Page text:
The Top 75: CDM Princeton

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CDM Princeton not only survived a consolidation that wiped out 40% of its business but was able to win enough new business to more than account for the loss—all within the space of eight months.

The agency had handled Johnson & Johnson's Janssen schizophrenia franchise, including Risperdal Consta, Invega and the launch of its long-acting injectable form, paliperidone palmitate. When J&J consolidated its business into WPP and Interpublic Group in October, the Omnicom agency looked to be in trouble. The shop's smaller sibling KPR was shuttered as a result. “It was a scary moment, but we're not big on falling prey to fear,” boasts Kyle Barich, president of CDM Princeton.

The shop started its unlikely rebound by picking up the professional assignment for Shire's new ADHD brand, Intuniv, in a competitive pitch, and its business on the brand was soon expanded to include consumer after winning another shootout. Then CDM Princeton won an assignment for a developmental drug in Myriad Genetics' predictive medicine franchise. That was followed by an expansion of the shop's Novo Nordisk haemophilia assignment to include global work on an as-yet unnamed device.

The shop spun off from CDM 10 years ago, and has gone from a staff of three to 100 since. “At the time, CDM was really contained in New York, and the idea was spreading the CDM DNA,” says Barich. “And there were a lot of companies down there, but we didn't have a lot of business, so we really started from the ground up and built relationships with a lot of the different companies here and expanded that out.”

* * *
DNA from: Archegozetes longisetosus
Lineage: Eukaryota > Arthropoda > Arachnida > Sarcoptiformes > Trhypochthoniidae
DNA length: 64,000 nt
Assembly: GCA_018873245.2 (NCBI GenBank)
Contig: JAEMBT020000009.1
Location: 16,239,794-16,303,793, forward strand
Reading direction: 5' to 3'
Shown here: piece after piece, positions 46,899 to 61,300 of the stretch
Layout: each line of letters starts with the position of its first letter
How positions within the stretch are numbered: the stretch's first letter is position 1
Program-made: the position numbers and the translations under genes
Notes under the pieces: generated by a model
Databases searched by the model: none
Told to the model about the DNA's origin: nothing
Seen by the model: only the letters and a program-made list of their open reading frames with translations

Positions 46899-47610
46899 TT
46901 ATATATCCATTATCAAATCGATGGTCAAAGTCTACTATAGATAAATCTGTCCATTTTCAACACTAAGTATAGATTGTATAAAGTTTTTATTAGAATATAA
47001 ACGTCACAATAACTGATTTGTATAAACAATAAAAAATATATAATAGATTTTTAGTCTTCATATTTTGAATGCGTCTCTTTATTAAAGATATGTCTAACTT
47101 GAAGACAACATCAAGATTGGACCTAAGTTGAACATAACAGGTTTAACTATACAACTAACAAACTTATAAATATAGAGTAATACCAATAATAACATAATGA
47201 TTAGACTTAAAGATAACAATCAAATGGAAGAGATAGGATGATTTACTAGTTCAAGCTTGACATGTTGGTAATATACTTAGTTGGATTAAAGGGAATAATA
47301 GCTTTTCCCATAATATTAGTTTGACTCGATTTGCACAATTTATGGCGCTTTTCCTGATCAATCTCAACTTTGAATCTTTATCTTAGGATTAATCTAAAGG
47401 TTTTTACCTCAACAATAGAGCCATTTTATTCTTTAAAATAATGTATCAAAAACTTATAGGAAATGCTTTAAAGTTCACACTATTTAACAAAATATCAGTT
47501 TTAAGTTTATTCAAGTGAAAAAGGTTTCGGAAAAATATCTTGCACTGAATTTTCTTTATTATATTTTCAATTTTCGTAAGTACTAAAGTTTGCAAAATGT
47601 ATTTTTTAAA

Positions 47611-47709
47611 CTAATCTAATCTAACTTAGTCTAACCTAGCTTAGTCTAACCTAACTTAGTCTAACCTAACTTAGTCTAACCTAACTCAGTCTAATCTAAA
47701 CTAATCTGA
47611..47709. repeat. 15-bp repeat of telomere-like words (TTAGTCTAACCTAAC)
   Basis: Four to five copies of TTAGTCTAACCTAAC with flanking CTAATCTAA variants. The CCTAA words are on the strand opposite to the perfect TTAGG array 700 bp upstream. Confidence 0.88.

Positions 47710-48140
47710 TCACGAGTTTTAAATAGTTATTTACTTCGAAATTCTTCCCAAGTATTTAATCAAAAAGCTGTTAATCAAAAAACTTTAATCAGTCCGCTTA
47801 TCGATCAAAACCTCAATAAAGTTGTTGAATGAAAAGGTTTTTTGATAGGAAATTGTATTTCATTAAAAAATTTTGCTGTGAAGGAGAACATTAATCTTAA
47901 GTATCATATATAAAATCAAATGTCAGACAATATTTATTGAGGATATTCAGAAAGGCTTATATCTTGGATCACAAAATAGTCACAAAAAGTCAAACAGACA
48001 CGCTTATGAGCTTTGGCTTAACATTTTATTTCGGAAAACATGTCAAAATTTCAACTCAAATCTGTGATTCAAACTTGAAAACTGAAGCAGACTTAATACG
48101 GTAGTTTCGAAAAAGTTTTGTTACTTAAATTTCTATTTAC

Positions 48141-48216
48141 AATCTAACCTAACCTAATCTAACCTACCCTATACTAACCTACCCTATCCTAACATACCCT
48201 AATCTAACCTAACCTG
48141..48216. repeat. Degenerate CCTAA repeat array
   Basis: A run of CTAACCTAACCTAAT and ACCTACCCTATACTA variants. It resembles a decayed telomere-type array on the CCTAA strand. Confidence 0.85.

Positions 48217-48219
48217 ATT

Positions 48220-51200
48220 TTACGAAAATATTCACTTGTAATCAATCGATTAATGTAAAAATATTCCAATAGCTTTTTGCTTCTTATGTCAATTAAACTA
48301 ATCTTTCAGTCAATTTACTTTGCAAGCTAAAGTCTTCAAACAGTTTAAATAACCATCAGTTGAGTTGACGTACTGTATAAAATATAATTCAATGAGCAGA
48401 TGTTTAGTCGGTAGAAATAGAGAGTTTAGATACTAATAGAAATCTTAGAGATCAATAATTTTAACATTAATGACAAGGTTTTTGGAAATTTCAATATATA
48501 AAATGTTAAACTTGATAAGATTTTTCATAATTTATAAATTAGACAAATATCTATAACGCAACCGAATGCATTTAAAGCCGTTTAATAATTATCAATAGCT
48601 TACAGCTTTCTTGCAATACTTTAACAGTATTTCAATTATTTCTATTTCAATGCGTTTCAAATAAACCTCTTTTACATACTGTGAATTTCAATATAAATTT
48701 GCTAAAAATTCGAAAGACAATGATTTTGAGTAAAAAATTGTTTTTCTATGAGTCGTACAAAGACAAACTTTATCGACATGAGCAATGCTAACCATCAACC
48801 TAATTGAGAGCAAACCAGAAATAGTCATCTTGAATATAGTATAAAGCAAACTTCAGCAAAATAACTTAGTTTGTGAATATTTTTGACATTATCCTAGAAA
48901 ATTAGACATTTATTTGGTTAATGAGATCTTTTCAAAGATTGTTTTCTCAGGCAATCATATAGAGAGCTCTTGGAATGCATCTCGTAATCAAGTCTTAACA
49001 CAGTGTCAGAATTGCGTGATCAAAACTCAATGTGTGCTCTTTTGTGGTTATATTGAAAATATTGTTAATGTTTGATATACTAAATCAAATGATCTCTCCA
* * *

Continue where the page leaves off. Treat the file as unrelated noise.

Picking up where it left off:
This year, the agency named Heather Coyle director of client services and took on an associate partner, director of strategic services Jill Beene.

Around 80% of the agency's work is aimed at healthcare professionals, 20% at consumers. Interactive work accounts for around 15% of the total.

Its biggest clients include: Schering-Plough, for the gynecology franchise, US and global, including NuvaRing, Cerazette, Implanon and NOMAC-E2, as well as the respiratory franchise, including Asmanex and MFF; Shire, for ADHD; Novo Nordisk for NovoSeven; and Solvay, for AndroGel.

Barich is particularly proud of the agency's recently-launched DTC campaign for AndroGel, aimed at raising awareness of “Low T,” or testosterone, among sufferers of hypogonadism.

For charity work, the shop took on an autism group pro bono and helped them with a rebranding, changing their name from the unwieldy COSAC to Autism New Jersey. “We did everything we would for a regular brand, from start to finish – strategy, positioning, branding elements, website, materials that really helped them indicate who they are to the autism community.”

Barich says “the air is a little different” in Princeton. “Our culture is one of what we call ‘collective intelligence,' which is very much about blurring the lines between departments and between agency and client. We find our client-agency relationships here to be more collaborative than anyplace we've ever worked.”

Barich is the point man for CDM on getting ahead of the healthcare reform curve. “It will have some transformative effect, but we believe it's more of an accelerant to some of today's big trends,” he says, citing the rise of consumer-driven healthcare. Consolidation, obviously, is another trend likely to roil the industry for a while yet. “We've been through a number of mergers in the past, and that's actually turned into an opportunity, because it's given access to companies we haven't seen before.”
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